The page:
Jotun: Valhalla Edition

Despite containing a number of intriguing stories and relationships, Norse mythology hasn’t gotten a lot of use in video games.  For those with an appreciation for the thematic concepts it brings, Jotun: Valhalla Edition’s appeal is immediately apparent.   In contrast, Valhalla, Thor, Odin and the like are not unfamiliar names to the average person, but the details of the more obscure creatures in the game will likely be foreign.

Jotun begins with a short intro sequence, detailing the death and potential redemption of the protagonist Thora.  The player is then given control in a very direct and simple hub world with a clear goal in mind:  Impress the gods by defeating Jotun in order to be permitted into Valhalla.

The gorgeous art in Jotun is without a doubt the highlight of the entire game.  It does an excellent job of drawing you into the world and is further complimented by very smooth animation.  This is an advertisement for hand-drawn art in video games that manages to look just as good in motion as it does as a static background.   The entire package has excellent composition with a great use of color and variety that makes an otherwise stale environmental design intriguing.  While the sound design itself is nothing to write home about, its prominence in the game is well-established.  The music ebbs and flows at appropriate moments and really works to highlight a contrasted sense of tranquility with intense moments.  From a general artistic standpoint, Jotun succeeds from start-to-finish.

The controls are very simplistic, with Thora’s actions limited to light and heavy attacks, dodge rolling and god powers, which can be acquired throughout the game’s exploration sections.  Everything here is mechanically sound, but it does little to make the core gameplay truly entertaining.  Your motivation for moving further is not to experience another great gameplay sequence, but to simply see more wonderfully constructed artwork in the background.  This is a perfect example of tried-and-true gameplay design with no notable faults, yet absolutely no innovation.  If your engagement in the visual brilliance of Jotun fades, so too will you motivation to continue playing it.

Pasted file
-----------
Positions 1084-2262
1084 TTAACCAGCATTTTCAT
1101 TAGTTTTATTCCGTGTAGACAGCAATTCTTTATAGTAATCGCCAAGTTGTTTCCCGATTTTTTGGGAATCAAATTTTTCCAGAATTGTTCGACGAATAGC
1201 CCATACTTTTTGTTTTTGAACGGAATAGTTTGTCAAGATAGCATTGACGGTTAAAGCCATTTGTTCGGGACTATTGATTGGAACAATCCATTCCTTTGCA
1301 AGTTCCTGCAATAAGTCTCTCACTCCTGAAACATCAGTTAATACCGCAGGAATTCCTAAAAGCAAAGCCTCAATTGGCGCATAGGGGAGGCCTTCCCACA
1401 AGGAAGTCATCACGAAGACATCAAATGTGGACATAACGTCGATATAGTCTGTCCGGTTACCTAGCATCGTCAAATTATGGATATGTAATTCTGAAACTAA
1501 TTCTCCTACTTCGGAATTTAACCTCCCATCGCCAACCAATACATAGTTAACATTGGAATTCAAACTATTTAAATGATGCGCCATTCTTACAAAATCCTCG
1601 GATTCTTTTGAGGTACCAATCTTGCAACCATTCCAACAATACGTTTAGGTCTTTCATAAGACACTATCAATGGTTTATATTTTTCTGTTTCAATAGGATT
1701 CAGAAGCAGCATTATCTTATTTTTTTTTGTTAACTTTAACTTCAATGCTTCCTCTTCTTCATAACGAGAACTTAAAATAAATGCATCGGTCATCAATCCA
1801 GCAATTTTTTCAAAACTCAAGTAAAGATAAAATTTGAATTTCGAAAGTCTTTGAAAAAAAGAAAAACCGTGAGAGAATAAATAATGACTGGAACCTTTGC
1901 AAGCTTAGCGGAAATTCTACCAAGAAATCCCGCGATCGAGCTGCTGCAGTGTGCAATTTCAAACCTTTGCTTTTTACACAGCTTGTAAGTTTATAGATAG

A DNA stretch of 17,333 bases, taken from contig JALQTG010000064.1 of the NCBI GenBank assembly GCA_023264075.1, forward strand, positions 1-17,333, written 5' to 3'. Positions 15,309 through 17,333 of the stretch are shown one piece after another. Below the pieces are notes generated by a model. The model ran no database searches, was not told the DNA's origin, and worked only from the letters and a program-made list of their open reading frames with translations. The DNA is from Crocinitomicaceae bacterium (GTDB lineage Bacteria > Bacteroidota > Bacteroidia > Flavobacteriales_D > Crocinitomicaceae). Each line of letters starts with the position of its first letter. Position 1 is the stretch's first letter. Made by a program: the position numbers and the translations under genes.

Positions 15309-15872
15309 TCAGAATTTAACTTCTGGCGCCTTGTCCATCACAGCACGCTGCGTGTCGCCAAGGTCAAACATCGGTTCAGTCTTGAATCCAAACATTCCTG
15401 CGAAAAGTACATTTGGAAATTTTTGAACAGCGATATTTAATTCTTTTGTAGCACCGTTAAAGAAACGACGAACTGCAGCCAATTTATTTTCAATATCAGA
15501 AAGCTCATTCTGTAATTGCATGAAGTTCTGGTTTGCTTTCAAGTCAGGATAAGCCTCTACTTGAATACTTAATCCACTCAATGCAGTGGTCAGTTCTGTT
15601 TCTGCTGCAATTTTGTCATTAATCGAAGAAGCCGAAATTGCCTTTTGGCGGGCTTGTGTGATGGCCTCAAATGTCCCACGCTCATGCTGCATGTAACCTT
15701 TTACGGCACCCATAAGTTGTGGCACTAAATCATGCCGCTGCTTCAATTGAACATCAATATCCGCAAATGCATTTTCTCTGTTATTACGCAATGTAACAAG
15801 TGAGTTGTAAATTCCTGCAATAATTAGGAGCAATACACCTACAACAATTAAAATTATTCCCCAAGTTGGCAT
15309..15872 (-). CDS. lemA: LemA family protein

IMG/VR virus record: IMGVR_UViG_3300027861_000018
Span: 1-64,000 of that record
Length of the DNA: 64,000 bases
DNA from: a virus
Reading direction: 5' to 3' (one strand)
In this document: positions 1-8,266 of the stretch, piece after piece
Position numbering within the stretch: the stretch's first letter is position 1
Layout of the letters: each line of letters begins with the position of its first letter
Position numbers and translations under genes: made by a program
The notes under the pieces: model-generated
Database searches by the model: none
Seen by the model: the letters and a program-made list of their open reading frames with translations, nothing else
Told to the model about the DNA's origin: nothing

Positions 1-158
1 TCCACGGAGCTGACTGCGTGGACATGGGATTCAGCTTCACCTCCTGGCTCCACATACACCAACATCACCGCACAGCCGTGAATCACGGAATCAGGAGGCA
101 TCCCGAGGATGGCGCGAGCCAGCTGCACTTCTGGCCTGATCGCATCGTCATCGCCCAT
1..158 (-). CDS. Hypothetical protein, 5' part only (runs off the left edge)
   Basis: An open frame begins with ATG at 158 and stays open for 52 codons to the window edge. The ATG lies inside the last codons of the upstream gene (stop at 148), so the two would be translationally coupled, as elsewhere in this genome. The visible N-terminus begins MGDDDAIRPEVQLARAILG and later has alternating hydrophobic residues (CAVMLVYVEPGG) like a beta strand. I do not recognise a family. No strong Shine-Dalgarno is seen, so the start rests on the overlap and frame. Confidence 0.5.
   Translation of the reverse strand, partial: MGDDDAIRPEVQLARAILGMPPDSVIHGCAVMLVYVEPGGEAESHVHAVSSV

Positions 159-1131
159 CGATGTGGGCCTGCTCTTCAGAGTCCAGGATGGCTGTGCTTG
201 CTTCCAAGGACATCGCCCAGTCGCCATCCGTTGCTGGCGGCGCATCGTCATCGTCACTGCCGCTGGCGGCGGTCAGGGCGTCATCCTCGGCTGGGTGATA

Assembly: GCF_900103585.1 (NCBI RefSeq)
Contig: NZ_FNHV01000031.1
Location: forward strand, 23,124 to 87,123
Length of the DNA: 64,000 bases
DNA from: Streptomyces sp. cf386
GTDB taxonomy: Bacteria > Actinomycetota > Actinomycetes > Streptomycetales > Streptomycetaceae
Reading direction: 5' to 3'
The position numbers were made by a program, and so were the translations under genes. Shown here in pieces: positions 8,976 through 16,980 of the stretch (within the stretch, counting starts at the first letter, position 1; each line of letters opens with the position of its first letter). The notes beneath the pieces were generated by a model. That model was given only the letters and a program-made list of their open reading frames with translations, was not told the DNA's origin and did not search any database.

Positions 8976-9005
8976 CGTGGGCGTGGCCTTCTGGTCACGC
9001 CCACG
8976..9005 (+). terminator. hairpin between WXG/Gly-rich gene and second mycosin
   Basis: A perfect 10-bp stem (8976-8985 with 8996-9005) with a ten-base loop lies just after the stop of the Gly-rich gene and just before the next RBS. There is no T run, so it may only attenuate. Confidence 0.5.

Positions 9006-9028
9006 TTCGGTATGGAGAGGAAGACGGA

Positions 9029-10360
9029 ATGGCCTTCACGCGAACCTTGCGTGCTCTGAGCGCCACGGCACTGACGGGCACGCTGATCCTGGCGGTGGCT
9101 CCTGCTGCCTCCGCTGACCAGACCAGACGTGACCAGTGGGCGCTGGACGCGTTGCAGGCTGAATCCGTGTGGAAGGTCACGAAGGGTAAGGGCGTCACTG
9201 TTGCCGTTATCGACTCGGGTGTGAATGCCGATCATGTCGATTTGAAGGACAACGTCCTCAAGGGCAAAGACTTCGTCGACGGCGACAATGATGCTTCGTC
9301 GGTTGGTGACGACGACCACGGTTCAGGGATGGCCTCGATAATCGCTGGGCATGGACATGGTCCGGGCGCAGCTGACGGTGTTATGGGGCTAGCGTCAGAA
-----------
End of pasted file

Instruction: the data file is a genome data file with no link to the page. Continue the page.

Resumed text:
Jotun consists of two primary sections that can be initiated via the hub world: exploration and boss fights.  The exploration levels are prerequisites to the Jotun fights and do a good job of being varied in theme with a handful of alternate routes.  Some may involve taking cover during a snowstorm, while others have a central creature which periodically attacks you as you progress throughout the level.  Despite this variety, none of the exploration levels truly feel dangerous because the things that can kill you are always indirect – save for a single area.  While some of these segments still remain excellent, the typical exploration level feels more like a break from the action than it does an expansive world to discover.

The boss fights with Jotun, however, are excellent.  There is a fantastic sense of scale as the camera zooms out to give you a very real idea of just how miniscule Thora is compared to a Jotun.  Every one of them is a goliath that has its own unique methods of attacking the player.  Perhaps the most welcome element in the boss fights is that they mimic the exploration levels.  This is Jotun’s most notable example of good game design, because the boss fights carry over elements from the prerequisite levels, ensuring that the player is not blindsided by new mechanics.  While there aren’t a large number of Jotun to fight, none of them are forgettable.  After the defeat of each Jotun, you are returned to the hub world and are fed narrative exposition in the form of Thora’s backstory regarding her family, history and personal thoughts.  It’s not a bad way to flesh out the character more, but the delivery of this effect has less impact than a playable section.  As it is, you’re encouraged to just stand around reading subtitles that don’t really flow well with what’s on the screen.  Only the introduction and ending provide proper cutscenes, so the in-game narrative segments feel rather disjointed by comparison.

Upon completing the game, Valhalla mode unlocks and offers something of a boss rush mode with more difficult variants of the existing Jotun.  The base game is fairly easy and relatively short, so this mode is a welcome way to get more out of the already memorable boss fights.  I always appreciate it when the most enjoyable part of a game is isolated so the player can experience it again without any fluff in the middle.

Jotun: Valhalla Edition feels like the product of ambitious artists and sound designers who had a vision for their world and executed it nigh-flawlessly.  Unfortunately, this simply serves to drive home just how mundane the gameplay is.  In essence, Jotun as a video game feels more like a vehicle to deliver the artistic talents of its developers.  Every element is passable, but the memorable moments all come from artistic achievements, not strong gameplay design.